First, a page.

Sub points 1-4 go on to state the nuances in the act including that if the Lokpal is practicing any other profession, he will be suspended due to a conflict of interests. (Directly or indirectly involved)

Under the heading 6:  Appointment of the Chairperson and the members, sub-point 6, (i)(j)(k) state;

i. Public feedback shall be invited on the shortlisted names by putting these names on the website.
j. The selection committee may decide to use any means to collect more information about the background and past achievements of the shortlisted candidates. 
k. Selection committee shall invite shortlisted candidates for discussions, video recordings of which shall be made public

As the points state, public accountability and transparency is achieved. All the meetings of the member committees should be mandatorily made public improving public participation; which a democracy upholds. (At least, it was so the last time I checked)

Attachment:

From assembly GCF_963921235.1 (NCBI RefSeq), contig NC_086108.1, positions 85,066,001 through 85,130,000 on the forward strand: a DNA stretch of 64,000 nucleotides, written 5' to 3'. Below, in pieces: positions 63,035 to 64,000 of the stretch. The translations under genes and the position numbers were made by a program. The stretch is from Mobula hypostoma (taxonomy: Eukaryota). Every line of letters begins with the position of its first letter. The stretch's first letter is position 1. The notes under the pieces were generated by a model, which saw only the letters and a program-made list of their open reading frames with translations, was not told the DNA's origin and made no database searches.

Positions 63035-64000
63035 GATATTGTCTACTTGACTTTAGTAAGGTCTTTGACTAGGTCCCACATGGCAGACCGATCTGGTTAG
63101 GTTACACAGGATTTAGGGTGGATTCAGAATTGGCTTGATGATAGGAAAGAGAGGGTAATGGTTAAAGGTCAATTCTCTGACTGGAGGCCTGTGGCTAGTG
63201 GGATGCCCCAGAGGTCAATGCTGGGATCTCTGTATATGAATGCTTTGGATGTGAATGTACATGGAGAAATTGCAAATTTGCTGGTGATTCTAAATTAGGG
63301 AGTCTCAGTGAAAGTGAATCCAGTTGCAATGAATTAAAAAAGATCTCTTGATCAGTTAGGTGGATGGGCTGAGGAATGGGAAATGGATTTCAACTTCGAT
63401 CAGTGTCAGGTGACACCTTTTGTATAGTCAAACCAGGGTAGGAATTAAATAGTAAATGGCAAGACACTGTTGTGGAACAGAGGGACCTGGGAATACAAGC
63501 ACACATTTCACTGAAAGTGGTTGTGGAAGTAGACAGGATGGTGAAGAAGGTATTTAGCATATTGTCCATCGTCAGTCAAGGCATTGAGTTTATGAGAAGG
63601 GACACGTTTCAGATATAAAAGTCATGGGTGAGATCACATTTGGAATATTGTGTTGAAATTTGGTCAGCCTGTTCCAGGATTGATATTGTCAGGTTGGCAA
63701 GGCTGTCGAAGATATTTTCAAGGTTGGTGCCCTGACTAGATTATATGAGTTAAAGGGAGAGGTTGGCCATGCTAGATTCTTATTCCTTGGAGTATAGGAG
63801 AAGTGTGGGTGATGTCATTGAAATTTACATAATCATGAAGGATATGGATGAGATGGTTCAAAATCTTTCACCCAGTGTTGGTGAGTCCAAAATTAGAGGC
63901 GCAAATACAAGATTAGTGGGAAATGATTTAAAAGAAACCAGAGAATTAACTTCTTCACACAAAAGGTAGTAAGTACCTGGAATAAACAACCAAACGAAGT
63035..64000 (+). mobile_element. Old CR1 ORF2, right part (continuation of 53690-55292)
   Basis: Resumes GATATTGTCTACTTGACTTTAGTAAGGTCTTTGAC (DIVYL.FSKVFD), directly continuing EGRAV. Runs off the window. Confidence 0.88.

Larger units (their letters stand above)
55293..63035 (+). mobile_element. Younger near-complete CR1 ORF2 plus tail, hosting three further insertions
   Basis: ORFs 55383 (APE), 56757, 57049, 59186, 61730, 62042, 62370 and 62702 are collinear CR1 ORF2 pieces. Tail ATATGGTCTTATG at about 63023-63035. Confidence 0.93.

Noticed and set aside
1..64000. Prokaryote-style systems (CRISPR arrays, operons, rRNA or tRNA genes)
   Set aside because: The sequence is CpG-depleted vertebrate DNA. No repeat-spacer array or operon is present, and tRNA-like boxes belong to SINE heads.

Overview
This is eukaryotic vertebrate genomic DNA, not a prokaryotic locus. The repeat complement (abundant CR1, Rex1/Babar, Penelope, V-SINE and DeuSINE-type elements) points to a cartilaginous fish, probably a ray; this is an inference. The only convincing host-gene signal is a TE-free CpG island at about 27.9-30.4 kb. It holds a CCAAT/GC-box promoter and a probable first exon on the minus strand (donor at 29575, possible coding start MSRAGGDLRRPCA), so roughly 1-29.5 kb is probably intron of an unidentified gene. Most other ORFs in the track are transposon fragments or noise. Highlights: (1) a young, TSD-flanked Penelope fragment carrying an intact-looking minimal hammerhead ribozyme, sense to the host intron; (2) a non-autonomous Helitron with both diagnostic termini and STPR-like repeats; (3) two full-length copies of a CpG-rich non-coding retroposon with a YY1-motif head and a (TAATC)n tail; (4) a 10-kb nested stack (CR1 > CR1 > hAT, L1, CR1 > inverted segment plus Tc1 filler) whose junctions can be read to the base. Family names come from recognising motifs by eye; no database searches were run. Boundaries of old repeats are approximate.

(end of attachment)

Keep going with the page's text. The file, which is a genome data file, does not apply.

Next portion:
In addition to these there are several crucial powers the Lokpal has. It includes acting as a police officer, issuing search warrants, gives protection to a whistleblower etc... (India is yet to pass the Whistleblowers Act)

The author also compares such a council of members to the ‘Velayat e Faqih’ Faqih’ of Iran; which is a select body of clerics including the nefarious Ayatollah Ali Khameini. A typically exaggerated statement aimed at inducing paranoia, if such a draconian bill were to come into force. Rubbish.

In a 2000 odd word article there are 13 times the word ‘democracy’ appears. Almost all the author’s anger seems to be aimed at the ‘subversion of democracy’. Somehow, he seems to pander to the present democratic ideals which allows Kalmadi and A.Raja to be let off the hook. But the author also agrees that ‘nothing fosters corruption as much as the concentration of unaccountable and unrestrained power.Really? After multiple corruptions in multiple departments?

Seems to me like the typical argument you will hear people and TV channels parroting. ‘We need to weed out corruption at grass root levels, ‘We need to stop giving bribes to traffic policemen’. Although no one seems to know when these oafs will begin to start implementing their drivel. It is the same bunch who is very pessimistic about Hazare’s initiatives. Why can’t one view this as a beginning step to keep our politicians and in turn stop entertaining bribes ourselves?